Who's Who - Alexander von Krobatin
Field Marshal Alexander von Krobatin (1849-1933) served as Austria-Hungary's Minister of War from 1912-17 and as an active (and moderately successful) field commander from 1917-18.
Graduating from the Artillery Academy in 1869, Krobatin spent a further number of years studying the role of artillery in warfare and eventually taught as an instructor at the Technical Military Academy from 1877-82.
Appointed to the War Ministry in 1896, Krobatin was promoted to Major-General in 1900 and as Minister of War from 1912. During the July Crisis of 1914 Krobatin's was a prominent voice - as an ally of Army Chief of Staff Conrad - calling for an immediate declaration of war against Serbia.
Krobatin's ministry required him to take responsibility for harnessing the Austro-Hungarian economy to ensure increased and efficient production of arms and supply for the army. The reality was that Krobatin struggled ineffectually for the first two years of the war, although he succeeded in tripling the available level of artillery at divisional level.
Conrad's dismissal as Chief of Staff in March 1917 left Krobatin politically exposed. Consequently - and following repeated calls by Krobatin - he was relieved of the War Ministry in April 1917 and handed command of Tenth Army.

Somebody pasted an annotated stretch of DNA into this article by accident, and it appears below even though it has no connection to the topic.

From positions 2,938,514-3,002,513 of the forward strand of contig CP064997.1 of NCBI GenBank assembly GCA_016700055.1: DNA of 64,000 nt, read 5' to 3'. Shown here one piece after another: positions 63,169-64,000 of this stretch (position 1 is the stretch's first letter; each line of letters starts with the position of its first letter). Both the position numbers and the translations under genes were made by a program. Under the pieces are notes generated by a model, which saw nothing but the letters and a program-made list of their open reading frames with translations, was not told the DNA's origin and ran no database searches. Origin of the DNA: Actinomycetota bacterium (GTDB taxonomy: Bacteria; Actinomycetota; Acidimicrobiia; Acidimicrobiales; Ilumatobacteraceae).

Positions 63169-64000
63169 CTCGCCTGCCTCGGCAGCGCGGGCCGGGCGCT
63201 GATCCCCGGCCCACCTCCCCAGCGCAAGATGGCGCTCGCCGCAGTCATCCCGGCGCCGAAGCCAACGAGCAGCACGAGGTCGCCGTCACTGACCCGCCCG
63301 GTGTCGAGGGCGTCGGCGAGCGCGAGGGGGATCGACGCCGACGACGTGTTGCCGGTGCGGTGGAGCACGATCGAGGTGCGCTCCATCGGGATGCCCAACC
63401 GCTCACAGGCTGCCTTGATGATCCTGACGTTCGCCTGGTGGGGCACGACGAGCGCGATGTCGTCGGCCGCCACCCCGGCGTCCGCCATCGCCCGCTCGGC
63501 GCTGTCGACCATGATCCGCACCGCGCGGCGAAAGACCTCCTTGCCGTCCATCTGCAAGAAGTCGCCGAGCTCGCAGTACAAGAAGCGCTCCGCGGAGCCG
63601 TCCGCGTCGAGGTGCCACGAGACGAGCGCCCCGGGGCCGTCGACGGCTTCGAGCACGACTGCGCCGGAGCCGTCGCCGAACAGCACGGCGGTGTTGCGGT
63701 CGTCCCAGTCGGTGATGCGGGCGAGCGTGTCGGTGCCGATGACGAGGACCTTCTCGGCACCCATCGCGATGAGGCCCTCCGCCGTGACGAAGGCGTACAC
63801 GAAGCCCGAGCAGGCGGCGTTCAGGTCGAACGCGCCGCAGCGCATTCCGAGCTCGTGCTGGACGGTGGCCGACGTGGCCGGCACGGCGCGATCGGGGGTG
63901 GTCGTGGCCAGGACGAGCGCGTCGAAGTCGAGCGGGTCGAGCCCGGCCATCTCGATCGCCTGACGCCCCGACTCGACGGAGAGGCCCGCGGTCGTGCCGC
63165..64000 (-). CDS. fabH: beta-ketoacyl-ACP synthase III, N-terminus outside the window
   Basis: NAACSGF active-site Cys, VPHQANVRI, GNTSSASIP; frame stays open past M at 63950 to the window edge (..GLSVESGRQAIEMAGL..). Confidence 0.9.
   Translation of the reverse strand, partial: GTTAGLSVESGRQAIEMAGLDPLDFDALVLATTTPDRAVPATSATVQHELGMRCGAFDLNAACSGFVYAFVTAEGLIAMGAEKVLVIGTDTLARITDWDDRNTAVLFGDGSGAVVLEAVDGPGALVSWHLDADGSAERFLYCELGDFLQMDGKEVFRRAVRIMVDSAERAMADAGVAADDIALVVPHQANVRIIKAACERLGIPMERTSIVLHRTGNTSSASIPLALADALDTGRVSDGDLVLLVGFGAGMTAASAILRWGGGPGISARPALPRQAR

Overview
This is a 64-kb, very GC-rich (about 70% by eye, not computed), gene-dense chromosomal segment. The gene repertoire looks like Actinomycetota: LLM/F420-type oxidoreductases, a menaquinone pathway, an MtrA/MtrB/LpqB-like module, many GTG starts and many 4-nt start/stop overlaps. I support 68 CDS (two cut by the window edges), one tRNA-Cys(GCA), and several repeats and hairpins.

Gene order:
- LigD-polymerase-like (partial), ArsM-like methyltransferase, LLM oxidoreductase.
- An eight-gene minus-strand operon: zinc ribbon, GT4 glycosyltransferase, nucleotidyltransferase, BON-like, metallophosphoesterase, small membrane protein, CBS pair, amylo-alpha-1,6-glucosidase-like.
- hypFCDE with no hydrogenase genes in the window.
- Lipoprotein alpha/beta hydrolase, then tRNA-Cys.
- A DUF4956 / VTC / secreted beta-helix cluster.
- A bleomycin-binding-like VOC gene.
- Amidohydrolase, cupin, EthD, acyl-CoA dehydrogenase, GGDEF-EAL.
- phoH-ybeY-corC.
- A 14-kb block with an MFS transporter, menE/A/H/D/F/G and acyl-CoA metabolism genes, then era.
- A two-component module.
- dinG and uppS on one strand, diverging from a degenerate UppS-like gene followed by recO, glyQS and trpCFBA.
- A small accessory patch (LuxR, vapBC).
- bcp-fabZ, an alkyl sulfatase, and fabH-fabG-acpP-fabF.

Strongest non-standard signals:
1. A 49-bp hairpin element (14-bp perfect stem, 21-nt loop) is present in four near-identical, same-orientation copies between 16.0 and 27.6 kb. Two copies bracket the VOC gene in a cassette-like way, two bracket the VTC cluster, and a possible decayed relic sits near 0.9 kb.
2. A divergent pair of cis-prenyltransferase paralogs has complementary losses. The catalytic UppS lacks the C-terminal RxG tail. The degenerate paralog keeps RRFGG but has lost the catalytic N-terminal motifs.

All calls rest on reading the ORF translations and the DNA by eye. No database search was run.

For his role in the spectacularly successful action at Caporetto in October that year - Tenth Army captured two Italian divisions - he was promoted to Field Marshal the following month, on 5 November.
1918 brought less impressive fortunes however: five months after his force played a secondary role during Archduke Josef's failed Piave Offensive - and only days after the Italian government turned down an offer of armistice from the Austro-Hungarians - Krobatin's Tenth and Eleventh Armies were demolished at the Battle of Vittorio Veneto in November.
Retiring at the close of the war, Krobatin died in 1933.
Panzer was a term used to describe a German tank.
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